Israel's Approach to Energy Is Suicidal, Says Former Head of U.N. Framework on Climate Change

Christiana Figueres, who led the negotiations of the Paris Agreement, believes Israel should strive more to produce renewable energy and rely less on the import of fossil fuels

Omer Kabir 09:4902.07.19
Israel's approach to renewable energy is suicidal, Christiana Figueres, the former Executive Secretary of the U.N. Framework Convention on Climate Change (UNFCCC), said in an interview with Calcalist in May.


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"As a country in such a fragile region of the world, you would think that Israel would very quickly move towards energy independence, and towards being able to produce 100% of its own electricity and then move towards electric transportation so that it can be politically and economically independent of fossil fuel exporting countries," Figueres said. “It does not make sense to me that Israel depends on fossil fuel exporting countries, it's suicidal.”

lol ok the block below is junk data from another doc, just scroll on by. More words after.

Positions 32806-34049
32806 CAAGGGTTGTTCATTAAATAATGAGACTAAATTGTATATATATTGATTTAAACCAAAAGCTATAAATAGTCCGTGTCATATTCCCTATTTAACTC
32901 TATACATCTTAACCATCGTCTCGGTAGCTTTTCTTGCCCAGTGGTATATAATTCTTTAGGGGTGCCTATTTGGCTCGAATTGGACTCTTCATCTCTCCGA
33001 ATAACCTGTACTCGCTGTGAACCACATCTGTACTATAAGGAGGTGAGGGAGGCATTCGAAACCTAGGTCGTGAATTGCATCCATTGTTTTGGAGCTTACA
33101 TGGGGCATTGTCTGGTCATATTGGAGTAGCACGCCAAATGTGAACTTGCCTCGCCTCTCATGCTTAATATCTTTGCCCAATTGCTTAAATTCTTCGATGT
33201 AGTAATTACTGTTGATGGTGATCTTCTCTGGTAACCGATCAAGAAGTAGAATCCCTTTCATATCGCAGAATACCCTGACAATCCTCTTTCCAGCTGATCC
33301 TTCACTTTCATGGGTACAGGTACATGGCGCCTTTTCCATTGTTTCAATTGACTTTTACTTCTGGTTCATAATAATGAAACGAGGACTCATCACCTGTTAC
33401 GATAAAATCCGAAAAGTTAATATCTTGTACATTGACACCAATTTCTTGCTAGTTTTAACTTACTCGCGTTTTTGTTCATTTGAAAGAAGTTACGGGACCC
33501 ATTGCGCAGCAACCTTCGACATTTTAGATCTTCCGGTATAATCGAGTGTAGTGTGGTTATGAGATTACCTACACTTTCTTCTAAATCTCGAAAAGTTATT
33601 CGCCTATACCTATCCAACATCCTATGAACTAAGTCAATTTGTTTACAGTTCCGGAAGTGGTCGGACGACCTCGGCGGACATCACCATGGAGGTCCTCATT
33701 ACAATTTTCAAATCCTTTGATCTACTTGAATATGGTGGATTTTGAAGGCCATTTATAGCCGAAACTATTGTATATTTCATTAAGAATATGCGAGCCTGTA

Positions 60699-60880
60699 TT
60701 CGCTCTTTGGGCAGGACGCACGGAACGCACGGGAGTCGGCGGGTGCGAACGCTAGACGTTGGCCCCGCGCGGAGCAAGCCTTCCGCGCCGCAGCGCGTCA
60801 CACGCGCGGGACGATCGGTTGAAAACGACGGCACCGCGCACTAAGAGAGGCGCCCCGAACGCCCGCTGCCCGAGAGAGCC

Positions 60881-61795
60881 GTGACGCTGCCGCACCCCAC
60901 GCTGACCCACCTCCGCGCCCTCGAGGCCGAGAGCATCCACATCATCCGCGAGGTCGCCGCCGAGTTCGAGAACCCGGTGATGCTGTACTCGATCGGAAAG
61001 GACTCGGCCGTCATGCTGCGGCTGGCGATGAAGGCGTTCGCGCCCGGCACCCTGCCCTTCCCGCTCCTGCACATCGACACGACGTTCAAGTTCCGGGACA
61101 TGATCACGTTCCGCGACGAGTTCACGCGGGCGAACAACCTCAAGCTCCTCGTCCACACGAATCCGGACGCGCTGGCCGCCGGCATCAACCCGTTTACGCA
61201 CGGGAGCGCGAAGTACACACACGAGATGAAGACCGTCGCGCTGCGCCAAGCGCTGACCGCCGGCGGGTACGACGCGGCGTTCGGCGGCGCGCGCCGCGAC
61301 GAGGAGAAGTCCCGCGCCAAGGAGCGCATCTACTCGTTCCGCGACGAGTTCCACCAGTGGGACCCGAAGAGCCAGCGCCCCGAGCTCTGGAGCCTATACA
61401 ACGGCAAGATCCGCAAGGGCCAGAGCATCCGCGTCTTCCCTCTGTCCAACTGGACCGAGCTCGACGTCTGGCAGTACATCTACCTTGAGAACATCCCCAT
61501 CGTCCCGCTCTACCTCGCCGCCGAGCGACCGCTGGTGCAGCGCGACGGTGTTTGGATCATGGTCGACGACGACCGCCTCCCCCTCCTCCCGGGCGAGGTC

Christiana Figueres. Photo: Amit Sha'al Christiana Figueres. Photo: Amit Sha'al
The cost of producing solar energy is close to that of fossil fuels, according to Figueres, who previously led the negotiations of the Paris Agreement, which entered into force on 4 November 2016. A situation in which countries refuse to export fuel to Israel is not unlikely, so the country should really strive to produce more of its own energy, Figueres said. Israel can reach at least 70% independence, if not 100%, she said.


While there is some sustainable and solar energy being produced in Israel, the country is capable of producing substantially more, Figueres said. In 2009, Israel set a target of achieving 5% green electricity by 2014, and 10% by 2020. As of May 2019, it is behind on its goal, barely scraping by at 6.5%. “If there is a state with sun, it is Israel,” she said.


As a general rule of thumb, all governments need to provide sustainable energy incentives and to work towards better public transportation and power-based transportation that uses clean energy sources, Figueres said.
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